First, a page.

Empowered People

Employee Safety

Our people are UPS’s most important asset. Which is why ensuring their health, wellness and safety is engrained in our culture – and it is also a key part of our new goals and KPIs. Two are focused on employee safety with targets for the year 2020:

  • A one percent improvement to our industry-leading Lost Time Injury Frequency, and to seek fewer injuries per every 200,000 hours worked.
  • A three percent improvement to our low auto accident frequency, the number of auto accidents per 100,000 driver hours.

We invest millions of dollars in health and safety training every year, including over $875 million in 2016, because we want UPSers to make it home safely– their most important stop of the day.

To improve the health and safety of employees, UPS developed the Comprehensive Health and Safety Process (CHSP) in 1995. Now there are more than 3,450 CHSP committees at UPS facilities around the world. They conduct facility and equipment audits, lead training programs, perform work practice and behavior analysis and recommend process and equipment changes.

Based on driver and package handler suggestions, facility and equipment improvements have also been made so it is less tedious to move 19.1 million packages each day. Examples of these improvements are designing ergonomic handheld computers for drivers and changing the layout of new buildings.

Patrick David's Circle of Honor Success

In addition to health and wellness, road safety is an important part of how we operate every day at UPS. Driving can be a dangerous task if distractions arise, so our drivers are trained to stay focused no matter what is happening around them.

Our 9,349 Circle of Honor members are proof that the system is working. Each of them has driven for 25 years or more without an avoidable auto accident, and together they’ve logged more than 266,500 years of safe driving. The 1,575 members inducted in 2016 consider it an honor to help make the streets safer for everyone around them. In 2016, 206 of the Circle of Honor inductees were women. This is the largest group of safe drivers in UPS’s 109-year history. This was also the first year that we had a Circle of Honor driver from France, when Patrick David, from Chilly-Mazarin in the south of Paris, France, became the first in Europe to join the Circle of Honor ranks outside of Germany. That’s quite impressive in an area with so much traffic, narrow streets, and pedestrians.

For many drivers, 25 years is just the beginning. In 2016, Thomas Camp reached 54 years of accident-free driving with UPS. Another 514 members have gone 35 years or more without an incident. As a whole, the Circle of Honor drivers have logged enough safe miles to drive to the moon and back 29,000 times.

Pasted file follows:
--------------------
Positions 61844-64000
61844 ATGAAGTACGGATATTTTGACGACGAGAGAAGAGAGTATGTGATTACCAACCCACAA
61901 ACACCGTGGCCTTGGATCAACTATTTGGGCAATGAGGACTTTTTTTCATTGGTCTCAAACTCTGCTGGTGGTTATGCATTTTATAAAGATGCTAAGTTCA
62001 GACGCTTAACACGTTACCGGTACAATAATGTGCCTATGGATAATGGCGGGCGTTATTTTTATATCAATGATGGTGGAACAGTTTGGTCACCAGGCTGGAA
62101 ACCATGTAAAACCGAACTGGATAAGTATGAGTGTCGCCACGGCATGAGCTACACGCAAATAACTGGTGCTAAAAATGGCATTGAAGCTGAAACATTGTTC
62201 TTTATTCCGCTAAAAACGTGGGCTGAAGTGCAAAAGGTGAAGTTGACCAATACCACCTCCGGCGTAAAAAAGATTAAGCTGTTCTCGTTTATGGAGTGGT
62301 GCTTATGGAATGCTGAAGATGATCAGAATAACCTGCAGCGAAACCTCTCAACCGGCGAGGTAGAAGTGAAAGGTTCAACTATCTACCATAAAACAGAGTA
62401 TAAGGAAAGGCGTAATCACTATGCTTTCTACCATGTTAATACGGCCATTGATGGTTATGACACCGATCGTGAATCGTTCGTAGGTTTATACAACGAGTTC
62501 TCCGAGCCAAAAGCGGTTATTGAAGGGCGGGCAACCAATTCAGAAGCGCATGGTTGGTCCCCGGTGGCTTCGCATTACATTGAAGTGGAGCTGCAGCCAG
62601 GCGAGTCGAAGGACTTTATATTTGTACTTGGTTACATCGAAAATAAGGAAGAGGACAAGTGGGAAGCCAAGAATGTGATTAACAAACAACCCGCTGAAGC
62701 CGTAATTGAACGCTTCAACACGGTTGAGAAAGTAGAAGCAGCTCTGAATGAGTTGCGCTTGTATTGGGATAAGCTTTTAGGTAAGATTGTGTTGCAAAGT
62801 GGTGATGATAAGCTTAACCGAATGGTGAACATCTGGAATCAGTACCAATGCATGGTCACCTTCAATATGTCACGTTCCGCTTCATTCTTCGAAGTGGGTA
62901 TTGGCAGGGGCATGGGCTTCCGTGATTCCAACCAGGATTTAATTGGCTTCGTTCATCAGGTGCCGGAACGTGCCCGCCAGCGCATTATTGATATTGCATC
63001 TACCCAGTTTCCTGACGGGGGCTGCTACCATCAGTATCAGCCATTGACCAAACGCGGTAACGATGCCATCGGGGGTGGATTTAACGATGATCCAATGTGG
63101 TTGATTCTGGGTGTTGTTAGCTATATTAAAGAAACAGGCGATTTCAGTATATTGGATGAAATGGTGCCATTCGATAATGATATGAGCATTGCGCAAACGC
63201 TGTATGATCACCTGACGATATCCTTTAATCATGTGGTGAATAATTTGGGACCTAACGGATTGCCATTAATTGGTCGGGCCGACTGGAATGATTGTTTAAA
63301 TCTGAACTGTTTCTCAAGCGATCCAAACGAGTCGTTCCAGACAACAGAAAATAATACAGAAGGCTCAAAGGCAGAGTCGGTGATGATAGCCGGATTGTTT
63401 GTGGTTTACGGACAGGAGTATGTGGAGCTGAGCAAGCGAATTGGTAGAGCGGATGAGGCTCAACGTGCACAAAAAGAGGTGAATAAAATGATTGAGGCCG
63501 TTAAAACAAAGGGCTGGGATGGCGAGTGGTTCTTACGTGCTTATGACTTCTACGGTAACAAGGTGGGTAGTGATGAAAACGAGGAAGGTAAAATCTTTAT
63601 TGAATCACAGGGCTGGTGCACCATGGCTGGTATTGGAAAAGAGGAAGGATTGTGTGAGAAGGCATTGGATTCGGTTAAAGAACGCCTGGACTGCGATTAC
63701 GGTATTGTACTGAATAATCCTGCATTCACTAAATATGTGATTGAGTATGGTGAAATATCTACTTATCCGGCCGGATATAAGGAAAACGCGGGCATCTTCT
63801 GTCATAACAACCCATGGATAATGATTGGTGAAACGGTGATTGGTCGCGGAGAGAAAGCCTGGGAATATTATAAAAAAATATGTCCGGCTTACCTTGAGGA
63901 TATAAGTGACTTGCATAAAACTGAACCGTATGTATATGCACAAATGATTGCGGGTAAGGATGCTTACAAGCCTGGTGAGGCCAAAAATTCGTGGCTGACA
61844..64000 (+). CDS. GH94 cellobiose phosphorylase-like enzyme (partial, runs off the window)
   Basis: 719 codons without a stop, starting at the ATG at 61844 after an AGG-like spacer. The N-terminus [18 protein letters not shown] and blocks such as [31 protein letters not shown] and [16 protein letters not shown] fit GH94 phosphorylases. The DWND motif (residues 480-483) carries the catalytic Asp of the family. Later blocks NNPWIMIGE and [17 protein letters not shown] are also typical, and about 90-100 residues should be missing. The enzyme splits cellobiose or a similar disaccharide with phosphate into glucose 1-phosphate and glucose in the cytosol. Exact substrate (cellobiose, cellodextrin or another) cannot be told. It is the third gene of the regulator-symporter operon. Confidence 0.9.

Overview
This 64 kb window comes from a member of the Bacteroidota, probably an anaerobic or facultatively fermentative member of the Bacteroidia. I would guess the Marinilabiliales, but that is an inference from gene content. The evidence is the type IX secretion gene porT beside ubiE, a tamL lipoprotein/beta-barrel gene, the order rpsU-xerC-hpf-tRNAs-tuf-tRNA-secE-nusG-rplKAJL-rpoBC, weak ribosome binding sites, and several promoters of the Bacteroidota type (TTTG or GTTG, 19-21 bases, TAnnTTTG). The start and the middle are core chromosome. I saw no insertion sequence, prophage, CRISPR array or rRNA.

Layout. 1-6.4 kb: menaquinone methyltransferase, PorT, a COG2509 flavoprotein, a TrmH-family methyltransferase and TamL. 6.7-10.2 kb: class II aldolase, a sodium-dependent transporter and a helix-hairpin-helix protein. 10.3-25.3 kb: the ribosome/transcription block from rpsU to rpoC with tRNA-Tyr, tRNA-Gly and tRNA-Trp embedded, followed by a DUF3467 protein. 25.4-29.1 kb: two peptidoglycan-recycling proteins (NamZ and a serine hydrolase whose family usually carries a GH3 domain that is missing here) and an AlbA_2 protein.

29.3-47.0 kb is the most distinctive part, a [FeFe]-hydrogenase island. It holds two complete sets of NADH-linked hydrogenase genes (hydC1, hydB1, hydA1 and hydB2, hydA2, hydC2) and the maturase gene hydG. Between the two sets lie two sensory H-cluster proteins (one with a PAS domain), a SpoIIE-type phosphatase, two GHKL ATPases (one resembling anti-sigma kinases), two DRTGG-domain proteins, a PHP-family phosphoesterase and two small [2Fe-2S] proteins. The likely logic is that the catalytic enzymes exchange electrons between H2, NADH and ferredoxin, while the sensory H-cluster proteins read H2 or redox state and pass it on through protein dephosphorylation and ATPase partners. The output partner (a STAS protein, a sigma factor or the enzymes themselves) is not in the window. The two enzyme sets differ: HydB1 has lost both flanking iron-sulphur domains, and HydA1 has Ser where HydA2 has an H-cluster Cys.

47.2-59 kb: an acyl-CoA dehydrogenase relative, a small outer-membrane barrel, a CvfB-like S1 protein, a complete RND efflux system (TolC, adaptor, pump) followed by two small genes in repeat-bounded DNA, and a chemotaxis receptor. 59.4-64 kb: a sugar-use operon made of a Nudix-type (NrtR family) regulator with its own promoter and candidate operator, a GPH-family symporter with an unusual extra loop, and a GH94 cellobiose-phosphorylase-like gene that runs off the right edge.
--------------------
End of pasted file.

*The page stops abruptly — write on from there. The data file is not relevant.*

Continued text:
Safety Training

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How do UPSers get to be so safe? A whole lot of training. In 2016, we invested more than $834.5 million on training. Many of these industry-leading courses are taught by certified management trainers on an annual and periodic basis.

For example, UPS tractor-trailer drivers receive 80 hours of computer-based and on-road training before operating equipment. UPS pilots receive robust training upon hire, as well as recurrent training every year. And our package car drivers receive hours of classroom and on-road training to ensure they master UPS’s safe driving methods in theory and in practice.

As the needs of our drivers change, so do the ways we address them. When we realized that new cohorts of drivers tend to learn differently than earlier generations, we responded with an updated training approach based on the way young people learn in a world of video games and smart phones.

During 2016, we focused a significant amount of our training on providing employees with skills that empower and enable optimal performance. Enhancements during the year included expansion of UPS Integrad® training centers to West Boylston, Massachusetts, and Cologne, Germany — our first UPS Integrad® site outside the United States.

UPS Integrad training centers provide drivers and their direct supervisors with experiential training, modeled on the philosophy of “teach me, show me, let me.” The program uses a mixture of 3-D computer simulations, webcast learning modules, and traditional classroom instruction to complement hands-on safety, delivery, and customer service training in a controlled environment.